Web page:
Russian authorities on Wednesday said that a group of Greenpeace activists could face fresh charges after drugs were discovered aboard their ship, the Arctic Sunrise. The group already faces charges of piracy following an open-sea protest last month.
Russian investigators said Wednesday several of the 30 Greenpeace activists already charged with piracy over an open-sea protest were set to face new charges for "other grave crimes" after finding drugs on their ship.
The environmental group vehemently denied the charge that their vessel, the Arctic Sunrise, had carried illegal drugs, calling the allegation a "smear."
The Investigative Committee said the authorities had found "narcotic substances" on the Dutch-flagged Arctic Sunrise detained by Russia after Greenpeace activists staged a protest against Arctic oil drilling last month.
They added that some of the equipment on the vessel was of "dual purpose" and "could have been used not just for ecological purposes."
Russian security services seized control of the icebreaker and towed it into Murmansk nearly 2,000 kilometres (1,243 miles) north of Moscow and above the Arctic Circle.
The ship was repeatedly searched after the activists were placed in detention.
Investigators also said that they were working to determine who exactly "rammed coastguard motor boats on purpose, preventing border guards from fulfilling their duties" and putting their life and health at risk.
"Taking into consideration the data received in the course of the investigation of the criminal case, the charge already filed against everyone is set to be adjusted," the Investigative Committee said.
"It's obvious to the investigation that a number of individuals will be charged with committing other grave crimes," it said.
The "narcotic substances" confiscated during the search are "presumably poppy straw and morphine," investigators said.
Poppy straw is used to produce opium. Painkiller morphine is subject to strict rules in Russia on how it must be stored by medics.
"Any claim that something other than medical supplies was found should be regarded with great suspicion," Greenpeace said, adding the ship was searched with a sniffer dog in Norway.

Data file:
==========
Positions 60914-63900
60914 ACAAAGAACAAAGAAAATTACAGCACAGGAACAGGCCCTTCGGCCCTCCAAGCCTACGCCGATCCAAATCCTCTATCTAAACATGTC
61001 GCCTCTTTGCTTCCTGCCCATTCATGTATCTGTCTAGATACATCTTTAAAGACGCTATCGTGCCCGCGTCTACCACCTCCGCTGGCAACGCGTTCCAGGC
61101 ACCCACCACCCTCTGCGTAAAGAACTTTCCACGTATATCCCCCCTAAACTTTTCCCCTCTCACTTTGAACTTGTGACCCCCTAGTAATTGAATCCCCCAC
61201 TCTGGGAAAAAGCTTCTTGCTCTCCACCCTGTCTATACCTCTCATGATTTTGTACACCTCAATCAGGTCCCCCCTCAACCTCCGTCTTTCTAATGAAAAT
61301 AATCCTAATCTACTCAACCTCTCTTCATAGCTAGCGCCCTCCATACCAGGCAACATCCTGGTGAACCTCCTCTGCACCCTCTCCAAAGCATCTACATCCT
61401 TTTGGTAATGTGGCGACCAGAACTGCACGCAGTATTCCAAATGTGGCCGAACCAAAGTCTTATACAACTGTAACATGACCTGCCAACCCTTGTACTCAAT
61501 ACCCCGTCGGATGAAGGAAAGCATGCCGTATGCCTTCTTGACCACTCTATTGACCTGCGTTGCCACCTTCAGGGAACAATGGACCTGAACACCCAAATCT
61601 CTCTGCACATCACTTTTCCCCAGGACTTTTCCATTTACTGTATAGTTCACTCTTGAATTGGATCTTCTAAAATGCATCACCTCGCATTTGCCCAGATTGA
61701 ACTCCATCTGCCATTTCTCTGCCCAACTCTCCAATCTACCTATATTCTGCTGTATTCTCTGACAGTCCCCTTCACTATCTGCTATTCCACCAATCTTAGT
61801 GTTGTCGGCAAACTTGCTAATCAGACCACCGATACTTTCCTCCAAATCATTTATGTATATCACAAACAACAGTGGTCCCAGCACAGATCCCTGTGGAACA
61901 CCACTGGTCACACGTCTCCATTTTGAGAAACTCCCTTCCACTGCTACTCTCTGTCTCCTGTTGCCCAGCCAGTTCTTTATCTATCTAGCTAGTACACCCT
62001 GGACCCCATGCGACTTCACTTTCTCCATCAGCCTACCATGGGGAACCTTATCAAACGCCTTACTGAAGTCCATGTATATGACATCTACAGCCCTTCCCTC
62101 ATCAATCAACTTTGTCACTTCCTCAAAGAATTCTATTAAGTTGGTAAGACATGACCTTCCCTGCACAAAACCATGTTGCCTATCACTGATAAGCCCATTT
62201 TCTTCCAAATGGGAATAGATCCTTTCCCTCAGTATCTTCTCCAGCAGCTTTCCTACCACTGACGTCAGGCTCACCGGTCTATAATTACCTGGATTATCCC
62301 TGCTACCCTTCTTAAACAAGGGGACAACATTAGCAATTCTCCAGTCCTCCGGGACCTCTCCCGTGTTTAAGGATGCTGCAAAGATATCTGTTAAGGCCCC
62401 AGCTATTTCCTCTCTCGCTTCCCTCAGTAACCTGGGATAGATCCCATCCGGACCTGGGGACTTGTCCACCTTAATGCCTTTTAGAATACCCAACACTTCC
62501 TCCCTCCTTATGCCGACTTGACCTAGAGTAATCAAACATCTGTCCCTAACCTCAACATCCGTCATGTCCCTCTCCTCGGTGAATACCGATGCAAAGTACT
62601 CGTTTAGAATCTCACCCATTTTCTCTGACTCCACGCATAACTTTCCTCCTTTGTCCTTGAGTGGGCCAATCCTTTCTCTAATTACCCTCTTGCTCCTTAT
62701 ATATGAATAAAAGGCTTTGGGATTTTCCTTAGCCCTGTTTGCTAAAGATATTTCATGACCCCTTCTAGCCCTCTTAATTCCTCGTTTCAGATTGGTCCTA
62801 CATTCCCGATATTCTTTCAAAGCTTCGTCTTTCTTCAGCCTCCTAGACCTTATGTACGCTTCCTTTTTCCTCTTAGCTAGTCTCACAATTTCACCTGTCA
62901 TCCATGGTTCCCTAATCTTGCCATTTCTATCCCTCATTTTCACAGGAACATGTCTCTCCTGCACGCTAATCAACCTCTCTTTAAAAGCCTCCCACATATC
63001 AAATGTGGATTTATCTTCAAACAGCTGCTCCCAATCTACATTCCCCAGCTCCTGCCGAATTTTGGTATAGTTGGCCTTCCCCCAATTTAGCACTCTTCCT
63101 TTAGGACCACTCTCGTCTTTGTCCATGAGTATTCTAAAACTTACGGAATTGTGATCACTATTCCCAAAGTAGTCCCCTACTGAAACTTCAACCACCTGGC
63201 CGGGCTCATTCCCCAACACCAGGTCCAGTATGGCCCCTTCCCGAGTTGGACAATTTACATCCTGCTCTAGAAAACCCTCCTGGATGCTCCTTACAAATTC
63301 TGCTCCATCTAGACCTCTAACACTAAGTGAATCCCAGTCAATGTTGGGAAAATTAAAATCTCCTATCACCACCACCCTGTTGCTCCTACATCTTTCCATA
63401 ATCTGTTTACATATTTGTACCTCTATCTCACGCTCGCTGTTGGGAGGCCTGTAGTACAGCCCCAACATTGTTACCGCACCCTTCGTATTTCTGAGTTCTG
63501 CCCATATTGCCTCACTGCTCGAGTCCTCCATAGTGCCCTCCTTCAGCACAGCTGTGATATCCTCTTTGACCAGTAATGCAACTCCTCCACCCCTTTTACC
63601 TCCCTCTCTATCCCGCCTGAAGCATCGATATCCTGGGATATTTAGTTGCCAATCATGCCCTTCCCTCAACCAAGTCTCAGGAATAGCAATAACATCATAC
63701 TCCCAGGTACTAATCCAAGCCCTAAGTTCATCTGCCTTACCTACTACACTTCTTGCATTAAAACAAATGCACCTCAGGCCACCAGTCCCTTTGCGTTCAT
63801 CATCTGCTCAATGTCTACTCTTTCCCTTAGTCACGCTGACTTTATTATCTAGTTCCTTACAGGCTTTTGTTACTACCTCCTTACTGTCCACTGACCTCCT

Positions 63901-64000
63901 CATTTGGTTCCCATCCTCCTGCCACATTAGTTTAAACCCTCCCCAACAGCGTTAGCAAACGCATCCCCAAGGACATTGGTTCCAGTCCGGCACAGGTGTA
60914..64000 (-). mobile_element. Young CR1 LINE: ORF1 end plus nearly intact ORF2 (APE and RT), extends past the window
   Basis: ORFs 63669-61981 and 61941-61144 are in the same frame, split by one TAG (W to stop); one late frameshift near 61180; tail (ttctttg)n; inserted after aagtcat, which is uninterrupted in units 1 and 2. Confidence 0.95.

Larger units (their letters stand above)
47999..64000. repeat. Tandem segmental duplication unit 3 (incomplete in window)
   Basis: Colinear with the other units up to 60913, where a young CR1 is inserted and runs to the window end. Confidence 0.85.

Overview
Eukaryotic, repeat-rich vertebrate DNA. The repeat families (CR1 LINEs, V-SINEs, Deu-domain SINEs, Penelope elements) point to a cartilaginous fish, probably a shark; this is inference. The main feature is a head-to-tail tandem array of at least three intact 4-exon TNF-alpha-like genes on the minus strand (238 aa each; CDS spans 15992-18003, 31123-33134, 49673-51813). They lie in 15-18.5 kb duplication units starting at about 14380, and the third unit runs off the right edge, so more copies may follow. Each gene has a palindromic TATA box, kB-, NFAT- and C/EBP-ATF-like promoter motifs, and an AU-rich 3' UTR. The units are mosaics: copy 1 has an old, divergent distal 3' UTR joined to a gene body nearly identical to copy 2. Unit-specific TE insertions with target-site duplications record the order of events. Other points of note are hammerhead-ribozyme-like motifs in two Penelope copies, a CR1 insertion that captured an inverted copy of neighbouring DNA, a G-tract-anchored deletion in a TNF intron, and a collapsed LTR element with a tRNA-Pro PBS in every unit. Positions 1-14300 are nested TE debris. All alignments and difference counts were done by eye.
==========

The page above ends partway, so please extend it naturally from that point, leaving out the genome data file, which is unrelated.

"Nothing was found because nothing illegal was on the ship."
The group added the vessel had stored "certain medical supplies" in a safe to which only the captain and the doctor had access.
"The safe was broken into by the Russian authorities during the searching of the ship."
Last week, Russian investigators charged the ship's 30 activists from 18 countries, including a freelance photojournalist and freelance videographer, with piracy which carries a punishment of up to 15 years in prison.
The activists were last month placed in pre-trial detention for two months.
Earlier Wednesday, Greenpeace chief Kumi Naidoo asked for a meeting with President Vladimir Putin, saying he was willing to travel to Russia at any moment to secure the activists' release.
"Were our friends to be released on bail, I offer myself as security against the promise that the 28 Greenpeace International activists will answer for their peaceful protest according to the criminal code of Russia," he said in an open letter to Putin.
Putin's spokesman Dmitry Peskov said the the Kremlin was aware that the letter was delivered to the Russian embassy in the Hague but said such a meeting was not being considered now.
"We have not seen it yet," he told AFP.
Putin has said that the activists "of course are not pirates" but his spokesman Peskov later said the Kremlin strongman had expressed his personal opinion.
The unusually harsh charges prompted protest rallies around the world over the weekend, with celebrities like actor Jude Law and fashion designer Vivienne Westwood joining in.
Date created : 2013-10-09